PISTORIUS POSITIVE AFTER YEAR TO FORGET

By Matt McGeehan, Press Association Sport

Fate conspired against ‘the fastest man with no legs’ this year, with a near-fatal boat crash and a spell behind bars book-ending a summer that fell short of expectations.

Double amputee sprinter Oscar Pistorius, a four-time Paralympic champion, had a prolonged battle with the International Amateur Athletics Federation over his prosthetic blades in 2007 and was banned from able-bodied competition in January 2008 before the Court of Arbitration for Sport overturned the decision last May.

The South African subsequently failed to qualify for the Beijing Olympics but a month later he left his indelible mark on the Bird’s Nest Stadium with three gold medals at the Paralympic Games.

As if that was not a trying enough period in a young man’s life, Pistorius, who will be 23 on November 22, was critically injured in a boat crash in late February, while in October he was arrested on an assault charge – which was later thrown out of court.

“It was a challenging year but I think I learned quite a bit,” Pistorius said.

Pistorius was building up for the 2009 campaign when he went out on a boat on the Vaal River in South Africa.

Heavy rain had raised the water level and Pistorius’ boat hit a submerged jetty, stopping instantly and hurling the athlete into the steering wheel.

Pistorius required 180 stitches in his face, suffered a broken nose and jaw, several ribs were broken, and his eye socket was smashed.

“After the accident, when I woke up in the hospital, I was extremely happy to be alive,” he added.

“My training had gone really well in January and February and it was going great.

“When I had my accident it was a huge setback and I was really struggling.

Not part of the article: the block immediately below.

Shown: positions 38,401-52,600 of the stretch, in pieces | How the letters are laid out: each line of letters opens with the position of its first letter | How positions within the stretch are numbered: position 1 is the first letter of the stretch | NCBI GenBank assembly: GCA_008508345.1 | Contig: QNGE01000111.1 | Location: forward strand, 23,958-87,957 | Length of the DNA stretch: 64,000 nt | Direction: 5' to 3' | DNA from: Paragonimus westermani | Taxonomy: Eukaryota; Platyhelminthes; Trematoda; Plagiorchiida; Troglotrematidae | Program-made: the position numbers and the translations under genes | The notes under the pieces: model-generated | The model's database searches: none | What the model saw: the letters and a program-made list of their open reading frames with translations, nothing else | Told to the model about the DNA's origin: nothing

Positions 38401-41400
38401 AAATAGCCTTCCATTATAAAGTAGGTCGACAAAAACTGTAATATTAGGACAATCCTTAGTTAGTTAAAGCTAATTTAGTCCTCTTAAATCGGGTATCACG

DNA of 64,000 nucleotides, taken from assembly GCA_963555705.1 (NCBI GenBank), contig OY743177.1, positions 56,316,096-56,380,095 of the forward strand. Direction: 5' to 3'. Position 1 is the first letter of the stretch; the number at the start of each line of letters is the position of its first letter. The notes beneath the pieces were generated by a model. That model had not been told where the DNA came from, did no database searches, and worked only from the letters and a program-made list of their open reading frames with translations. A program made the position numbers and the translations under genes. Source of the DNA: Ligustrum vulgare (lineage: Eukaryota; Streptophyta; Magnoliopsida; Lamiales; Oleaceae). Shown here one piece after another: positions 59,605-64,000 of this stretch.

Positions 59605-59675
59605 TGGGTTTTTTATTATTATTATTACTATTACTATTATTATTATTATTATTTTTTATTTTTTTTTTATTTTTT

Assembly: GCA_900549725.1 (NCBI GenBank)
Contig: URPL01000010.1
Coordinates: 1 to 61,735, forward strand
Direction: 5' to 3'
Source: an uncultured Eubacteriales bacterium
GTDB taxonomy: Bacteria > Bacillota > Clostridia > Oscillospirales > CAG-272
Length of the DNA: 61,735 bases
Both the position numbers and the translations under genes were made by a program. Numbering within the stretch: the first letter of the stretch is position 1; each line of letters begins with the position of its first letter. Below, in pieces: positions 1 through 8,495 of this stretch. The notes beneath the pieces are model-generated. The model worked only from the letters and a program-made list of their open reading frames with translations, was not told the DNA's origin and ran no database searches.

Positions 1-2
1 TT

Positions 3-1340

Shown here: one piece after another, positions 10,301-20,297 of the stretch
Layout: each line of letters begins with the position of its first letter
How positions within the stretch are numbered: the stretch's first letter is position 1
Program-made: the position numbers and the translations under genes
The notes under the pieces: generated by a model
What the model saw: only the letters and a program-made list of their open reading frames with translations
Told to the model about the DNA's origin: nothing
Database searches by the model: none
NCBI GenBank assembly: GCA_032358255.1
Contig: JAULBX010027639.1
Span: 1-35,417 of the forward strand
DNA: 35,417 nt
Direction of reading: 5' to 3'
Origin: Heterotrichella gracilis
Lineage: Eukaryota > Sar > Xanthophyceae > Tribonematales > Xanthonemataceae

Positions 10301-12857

“It was a big worry if I was going to be able to run properly, because my breathing was affected.”

Eating was also an issue but Pistorius made a remarkable recovery and by May he was competing at the BT Paralympic World Cup in Manchester, while he spent the European summer based in Italy, to avoid excessive travelling to his home in South Africa.

Having missed out on the Beijing Olympics, Pistorius’ aim at the start of 2009 was to make August’s World Championships in Berlin.

However, he missed the South African championships – the trials for the World Championships – following his accident and his condition throughout the early season was poor.

Pistorius described his performance in Manchester as “shocking” and, although he improved as the year went on, a personal best was beyond him, as was a place in Berlin.

“I only started training in the second week of April – I had about a month’s training, which is, by any means, not enough,” he said.

“For me, one of the biggest things is that the one goal that I had, probably the biggest goal that I set, every season I want to set a personal best.

“I had done that for the last five years so, to me, that was really the saddest thing about this year, that I wasn’t able to run quicker than I did last year.”

Pistorius’ times could have won selection for South Africa’s relay squad but, because he missed the trials, he was not considered.

But he does not want any preferential treatment and maintains he must qualify like the rest.

“With the times I was running, I was still in the top four,” he said.

“But I want to qualify just like any other guy. If I have to qualify in March, then I’ve got to do that.”

Pistorius maintains the year was not a total write-off, unlike the boat he was travelling in, as he learned key aspects of racing that will bode well for the future.

Meanwhile, things are looking up.

A scientific study into the prosthetic running blades he wears determined they do not provide an unfair advantage, as the IAAF suggested when implementing their ban on the sprinter.

The Massachusetts Institute of Technology, who studied Pistorius and provided evidence to CAS in his successful appeal, tested six amputee athletes, including American Jim Bob Bizzell, who twice finished second to the South African in Beijing.

Pistorius felt vindicated by the research into his carbon-fibre Cheetah Flex-Foot blades.

“I’m extremely happy,” he said.

“I think it’s very important we won our case and it was important for some of the other guys to be tested.”

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